When there is an intense low pressure system off the coast it reduces the weight of air pushing down on the ocean and sea levels will rise higher than would occur under normal tidal conditions. In the most severe low pressure events the ocean can rise between one and two metres and if this happens during a high tide then the ocean will reach further inland than normally seen. This can cause flooding of low lying coastal communities. An example occurred in June 2007 where flooding at Lakes Entrance was largely influenced by coastal flooding as shown in the photograph below:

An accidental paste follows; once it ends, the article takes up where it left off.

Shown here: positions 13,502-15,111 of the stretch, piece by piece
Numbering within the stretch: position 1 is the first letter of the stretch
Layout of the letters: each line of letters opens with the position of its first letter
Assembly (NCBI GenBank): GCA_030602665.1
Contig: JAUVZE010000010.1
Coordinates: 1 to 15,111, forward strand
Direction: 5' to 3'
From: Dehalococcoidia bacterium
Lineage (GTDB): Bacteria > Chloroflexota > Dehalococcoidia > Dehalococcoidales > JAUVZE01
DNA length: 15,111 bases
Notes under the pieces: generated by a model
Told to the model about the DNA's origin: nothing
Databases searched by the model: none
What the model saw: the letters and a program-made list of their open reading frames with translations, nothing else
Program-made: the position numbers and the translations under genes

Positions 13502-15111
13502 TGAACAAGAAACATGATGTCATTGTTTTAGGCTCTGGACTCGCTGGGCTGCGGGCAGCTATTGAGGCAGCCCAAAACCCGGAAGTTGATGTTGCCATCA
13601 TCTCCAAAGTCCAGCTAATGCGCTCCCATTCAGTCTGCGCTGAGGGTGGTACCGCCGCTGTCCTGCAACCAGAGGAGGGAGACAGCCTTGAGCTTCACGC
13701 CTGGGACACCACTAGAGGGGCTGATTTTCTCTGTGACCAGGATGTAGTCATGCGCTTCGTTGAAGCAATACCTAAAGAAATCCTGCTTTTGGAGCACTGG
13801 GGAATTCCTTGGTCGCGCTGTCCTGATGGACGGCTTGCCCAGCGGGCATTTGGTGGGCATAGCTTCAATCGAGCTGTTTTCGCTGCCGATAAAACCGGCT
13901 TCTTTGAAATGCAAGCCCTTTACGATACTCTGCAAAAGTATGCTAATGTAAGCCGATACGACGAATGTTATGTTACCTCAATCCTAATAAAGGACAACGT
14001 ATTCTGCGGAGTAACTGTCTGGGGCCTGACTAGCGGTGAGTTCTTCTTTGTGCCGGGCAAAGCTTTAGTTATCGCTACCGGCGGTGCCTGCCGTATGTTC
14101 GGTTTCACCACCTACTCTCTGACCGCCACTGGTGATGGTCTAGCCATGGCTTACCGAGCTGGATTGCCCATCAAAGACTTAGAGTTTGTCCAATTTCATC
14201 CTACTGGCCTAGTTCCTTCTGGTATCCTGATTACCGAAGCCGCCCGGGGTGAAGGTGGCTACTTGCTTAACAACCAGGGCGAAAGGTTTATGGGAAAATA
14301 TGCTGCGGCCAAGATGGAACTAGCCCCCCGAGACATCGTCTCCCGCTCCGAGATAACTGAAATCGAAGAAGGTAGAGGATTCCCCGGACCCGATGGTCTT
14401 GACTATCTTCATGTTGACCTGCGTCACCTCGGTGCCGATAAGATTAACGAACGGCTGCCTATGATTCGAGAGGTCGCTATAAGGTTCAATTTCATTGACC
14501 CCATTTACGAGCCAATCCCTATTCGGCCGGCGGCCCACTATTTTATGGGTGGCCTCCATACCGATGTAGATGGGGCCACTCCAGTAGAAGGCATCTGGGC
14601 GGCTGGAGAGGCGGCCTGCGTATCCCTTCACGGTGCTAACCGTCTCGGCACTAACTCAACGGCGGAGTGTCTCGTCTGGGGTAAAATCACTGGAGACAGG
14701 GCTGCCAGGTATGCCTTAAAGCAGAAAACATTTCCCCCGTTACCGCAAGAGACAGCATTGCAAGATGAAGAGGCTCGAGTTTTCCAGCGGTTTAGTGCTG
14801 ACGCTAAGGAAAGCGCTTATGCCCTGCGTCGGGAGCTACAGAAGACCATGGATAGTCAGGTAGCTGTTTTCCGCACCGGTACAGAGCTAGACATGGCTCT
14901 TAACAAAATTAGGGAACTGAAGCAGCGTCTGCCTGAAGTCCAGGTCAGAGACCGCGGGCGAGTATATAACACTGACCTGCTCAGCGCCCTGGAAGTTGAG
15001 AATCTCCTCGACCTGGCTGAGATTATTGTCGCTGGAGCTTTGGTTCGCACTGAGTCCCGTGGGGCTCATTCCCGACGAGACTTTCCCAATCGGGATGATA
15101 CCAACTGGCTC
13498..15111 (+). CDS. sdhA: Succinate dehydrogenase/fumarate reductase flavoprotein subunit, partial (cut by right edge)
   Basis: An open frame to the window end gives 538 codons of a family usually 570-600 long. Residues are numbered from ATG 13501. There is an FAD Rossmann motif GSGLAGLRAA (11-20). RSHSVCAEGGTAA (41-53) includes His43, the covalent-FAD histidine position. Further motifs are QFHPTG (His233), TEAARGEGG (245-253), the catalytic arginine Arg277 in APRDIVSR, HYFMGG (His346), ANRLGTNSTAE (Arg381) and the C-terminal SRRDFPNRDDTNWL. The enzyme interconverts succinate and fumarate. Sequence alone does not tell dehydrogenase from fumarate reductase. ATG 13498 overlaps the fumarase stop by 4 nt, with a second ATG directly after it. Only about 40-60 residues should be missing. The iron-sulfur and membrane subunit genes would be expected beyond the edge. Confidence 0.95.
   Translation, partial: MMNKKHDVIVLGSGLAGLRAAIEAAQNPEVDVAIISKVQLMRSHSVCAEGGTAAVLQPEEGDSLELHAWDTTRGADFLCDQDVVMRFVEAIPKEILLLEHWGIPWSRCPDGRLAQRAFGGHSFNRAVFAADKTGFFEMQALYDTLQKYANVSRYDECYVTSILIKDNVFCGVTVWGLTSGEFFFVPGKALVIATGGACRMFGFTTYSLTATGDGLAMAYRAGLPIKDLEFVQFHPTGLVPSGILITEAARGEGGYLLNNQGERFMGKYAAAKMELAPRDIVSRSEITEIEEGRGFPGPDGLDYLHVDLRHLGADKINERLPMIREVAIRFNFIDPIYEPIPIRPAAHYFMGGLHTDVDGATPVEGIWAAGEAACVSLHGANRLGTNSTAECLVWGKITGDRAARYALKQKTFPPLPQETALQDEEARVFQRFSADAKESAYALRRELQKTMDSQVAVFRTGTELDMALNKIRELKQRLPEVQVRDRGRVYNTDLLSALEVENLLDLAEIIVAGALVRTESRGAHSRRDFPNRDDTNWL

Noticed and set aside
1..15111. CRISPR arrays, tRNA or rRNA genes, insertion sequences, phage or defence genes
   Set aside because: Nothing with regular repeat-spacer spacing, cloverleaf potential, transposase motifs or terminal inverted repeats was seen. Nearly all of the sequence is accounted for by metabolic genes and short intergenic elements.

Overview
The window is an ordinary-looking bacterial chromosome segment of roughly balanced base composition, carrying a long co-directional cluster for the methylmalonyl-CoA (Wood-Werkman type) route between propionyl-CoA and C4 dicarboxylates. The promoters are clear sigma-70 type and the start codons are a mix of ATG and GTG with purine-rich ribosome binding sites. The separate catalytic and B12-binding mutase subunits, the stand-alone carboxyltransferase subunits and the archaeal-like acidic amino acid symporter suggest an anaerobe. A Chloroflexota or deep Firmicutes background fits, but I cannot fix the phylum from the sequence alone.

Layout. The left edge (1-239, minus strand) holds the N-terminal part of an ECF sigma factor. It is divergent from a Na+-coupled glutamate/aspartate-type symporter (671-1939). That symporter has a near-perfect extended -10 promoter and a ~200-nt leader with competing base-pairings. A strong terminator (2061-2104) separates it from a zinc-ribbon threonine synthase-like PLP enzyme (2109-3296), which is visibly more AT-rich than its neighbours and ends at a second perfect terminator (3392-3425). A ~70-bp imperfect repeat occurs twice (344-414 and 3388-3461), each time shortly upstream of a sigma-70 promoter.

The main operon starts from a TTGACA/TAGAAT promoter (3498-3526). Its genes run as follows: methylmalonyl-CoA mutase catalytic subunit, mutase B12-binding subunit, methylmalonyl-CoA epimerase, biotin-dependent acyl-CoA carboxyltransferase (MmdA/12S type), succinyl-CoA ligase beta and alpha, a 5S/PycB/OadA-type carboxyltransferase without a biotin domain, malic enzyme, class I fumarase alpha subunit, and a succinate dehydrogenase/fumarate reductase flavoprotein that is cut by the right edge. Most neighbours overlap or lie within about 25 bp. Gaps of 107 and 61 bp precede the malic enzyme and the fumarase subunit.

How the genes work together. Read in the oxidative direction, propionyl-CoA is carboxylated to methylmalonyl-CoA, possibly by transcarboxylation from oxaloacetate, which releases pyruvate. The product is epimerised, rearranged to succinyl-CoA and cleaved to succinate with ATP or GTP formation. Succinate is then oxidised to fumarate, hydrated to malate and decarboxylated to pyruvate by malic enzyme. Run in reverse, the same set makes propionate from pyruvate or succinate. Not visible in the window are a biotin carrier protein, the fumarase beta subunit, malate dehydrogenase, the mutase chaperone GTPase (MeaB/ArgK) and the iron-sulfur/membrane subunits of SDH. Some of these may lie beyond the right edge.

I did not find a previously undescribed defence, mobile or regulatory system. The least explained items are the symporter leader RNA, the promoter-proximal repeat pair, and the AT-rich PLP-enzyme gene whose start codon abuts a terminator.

Often the flooding is made worse because the intense low pressure system creates strong winds and rain. The winds whip up large waves and push the ocean towards the coast. When the rain falls on the land it flows down rivers and through lakes to the coast but cannot flow into the sea because the sea level is higher than normal and these flows add to the flooding.